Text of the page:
Three data breaches have occurred within the past few months yet many people are just becoming aware.

Clinical Pathology Laboratories fell victim through the American Medical Collection Agency, a third party collection agent for medical billing, in March of this year. Over two million CPL patients may have had their names, addresses, phone numbers and other personal information stolen.

According to

“Based on the information provided by AMCA, the following information belonging to CPL patients may have been affected by the incident: patient names, addresses, phone numbers, dates of birth, dates of service, balance information, credit card or banking information and treatment provider information. AMCA has advised CPL that its patients’ social security numbers were not involved in the incident.” CPL stated that the breach did not affect their website, and only affected those in collection.

According to TechCrunch, it is possible that 34,500 patients may have had their credit card or banking information compromised as well. LabCorp reported in June that up to 7.7 million patients may have been breached and Quest Diagnostics had the most with 11.9 million. All three of these conduct lab testing for local Doctor’s offices. LabCorp has since discontinued using the AMCA for new collections.

CPL's website has suggestions posted for those involved in the breach. They are currently unaware of any misuse of the breached data, but are investigating through a third party data company.

“While CPL is unaware of the misuse of any patient’s information, we are providing the following information to help those wanting to know more about steps they can take to protect themselves:

“If you detect any suspicious activity on any of your accounts, you should promptly notify the financial institution or company with which the account is maintained. You should also promptly report any fraudulent activity or any suspected incidents of identity theft to proper law enforcement authorities.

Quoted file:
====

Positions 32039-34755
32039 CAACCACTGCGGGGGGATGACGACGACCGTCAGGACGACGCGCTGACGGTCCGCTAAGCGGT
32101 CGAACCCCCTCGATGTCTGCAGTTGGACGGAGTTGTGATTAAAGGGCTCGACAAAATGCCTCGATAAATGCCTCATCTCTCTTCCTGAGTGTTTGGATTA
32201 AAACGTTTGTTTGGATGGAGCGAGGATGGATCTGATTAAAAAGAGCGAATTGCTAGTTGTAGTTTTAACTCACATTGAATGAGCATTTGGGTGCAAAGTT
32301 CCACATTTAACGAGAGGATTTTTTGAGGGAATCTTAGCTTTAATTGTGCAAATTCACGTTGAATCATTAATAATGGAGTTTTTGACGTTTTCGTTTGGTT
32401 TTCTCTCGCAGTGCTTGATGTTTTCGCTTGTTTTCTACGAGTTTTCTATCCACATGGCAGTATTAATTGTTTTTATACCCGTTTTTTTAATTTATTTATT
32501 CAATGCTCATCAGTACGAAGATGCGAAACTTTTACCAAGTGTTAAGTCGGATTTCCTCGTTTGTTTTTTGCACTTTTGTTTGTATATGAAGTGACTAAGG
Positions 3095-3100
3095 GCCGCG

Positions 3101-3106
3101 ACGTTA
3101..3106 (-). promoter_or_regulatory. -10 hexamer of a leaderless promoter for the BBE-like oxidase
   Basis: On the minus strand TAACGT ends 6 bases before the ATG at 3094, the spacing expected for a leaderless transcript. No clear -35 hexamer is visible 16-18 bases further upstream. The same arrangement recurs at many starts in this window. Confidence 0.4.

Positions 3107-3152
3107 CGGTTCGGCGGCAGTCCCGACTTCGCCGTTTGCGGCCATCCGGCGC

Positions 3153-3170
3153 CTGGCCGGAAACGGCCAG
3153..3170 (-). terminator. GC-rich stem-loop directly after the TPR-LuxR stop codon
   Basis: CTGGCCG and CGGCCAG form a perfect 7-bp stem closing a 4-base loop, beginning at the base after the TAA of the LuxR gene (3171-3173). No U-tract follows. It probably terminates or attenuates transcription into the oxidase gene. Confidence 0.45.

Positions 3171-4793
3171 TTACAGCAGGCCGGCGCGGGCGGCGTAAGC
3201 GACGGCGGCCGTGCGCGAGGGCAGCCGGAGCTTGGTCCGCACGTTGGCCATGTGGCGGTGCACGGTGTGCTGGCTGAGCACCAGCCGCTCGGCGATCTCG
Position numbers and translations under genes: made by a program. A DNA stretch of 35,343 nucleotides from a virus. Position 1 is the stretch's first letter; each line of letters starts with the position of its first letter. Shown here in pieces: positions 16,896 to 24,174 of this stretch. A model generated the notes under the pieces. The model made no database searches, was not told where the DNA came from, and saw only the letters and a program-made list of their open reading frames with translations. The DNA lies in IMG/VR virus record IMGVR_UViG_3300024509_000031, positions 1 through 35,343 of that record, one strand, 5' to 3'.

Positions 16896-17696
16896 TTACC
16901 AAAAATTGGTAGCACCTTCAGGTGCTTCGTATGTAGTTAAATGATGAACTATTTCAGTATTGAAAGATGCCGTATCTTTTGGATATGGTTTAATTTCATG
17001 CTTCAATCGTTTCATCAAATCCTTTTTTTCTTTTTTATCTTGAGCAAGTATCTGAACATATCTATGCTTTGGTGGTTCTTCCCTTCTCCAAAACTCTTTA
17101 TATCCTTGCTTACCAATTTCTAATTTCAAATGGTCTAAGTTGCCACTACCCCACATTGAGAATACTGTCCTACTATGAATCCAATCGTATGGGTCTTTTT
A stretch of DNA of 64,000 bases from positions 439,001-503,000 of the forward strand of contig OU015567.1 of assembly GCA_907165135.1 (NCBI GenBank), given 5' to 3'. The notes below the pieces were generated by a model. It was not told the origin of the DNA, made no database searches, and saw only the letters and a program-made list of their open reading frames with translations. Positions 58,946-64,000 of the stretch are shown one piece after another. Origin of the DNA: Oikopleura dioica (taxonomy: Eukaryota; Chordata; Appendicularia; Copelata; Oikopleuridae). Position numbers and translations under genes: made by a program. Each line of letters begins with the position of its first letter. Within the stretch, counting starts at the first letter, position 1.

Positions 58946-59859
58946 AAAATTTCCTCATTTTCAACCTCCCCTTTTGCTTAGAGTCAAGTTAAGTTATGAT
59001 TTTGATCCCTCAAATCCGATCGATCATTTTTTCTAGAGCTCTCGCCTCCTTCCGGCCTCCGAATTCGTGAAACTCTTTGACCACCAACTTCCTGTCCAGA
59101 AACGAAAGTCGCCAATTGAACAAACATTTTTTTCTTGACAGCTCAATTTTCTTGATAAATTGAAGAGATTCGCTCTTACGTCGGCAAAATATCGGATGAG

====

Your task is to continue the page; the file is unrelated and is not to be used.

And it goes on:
“Obtain a copy of your credit report, free of charge, directly from each of the three nationwide credit reporting agencies. To do so, free of charge once every 12 months, please visit or call toll free at 1-877-322-8228

. “Please notify your financial institution immediately of any unauthorized transactions made or new accounts opened in your name.”

The CPL website says: “Individuals with questions about this incident or questions about precautionary steps they can take may call 833.300.6927 or visit for additional information.”

Equifax- One of the nations three main credit reporting bureaus was breached from May through July of 2019 jeapordizing up to 143 million American consumers information. According to Equifax and The hackers accessed people’s names, Social Security numbers, birth dates, addresses and, in some instances, driver’s license numbers. They also stole credit card numbers for about 209,000 people and dispute documents with personal identifying information for about 182,000 people. And they grabbed personal information of people in the UK and Canada too.” The FTC also warns to beware of fake settlement websites trying to get your information. has steps that can be taken listed:

What Can I Do?

“Here are some of your options:

You can visit for information on the Equifax 2017 Data Breach Settlement.

You can get free copies of your credit report from the three major credit bureaus at Review your credit reports carefully, and make sure your personal information and accounts are correct.

Consider placing a security freeze or lock on your credit report. You can place a security freeze on your credit reports with the three major credit bureaus, Equifax, Experian, and TransUnion. You can also lock your Equifax credit report using Lock & Alert™, and contact the other two major credit bureaus for information on credit report locks.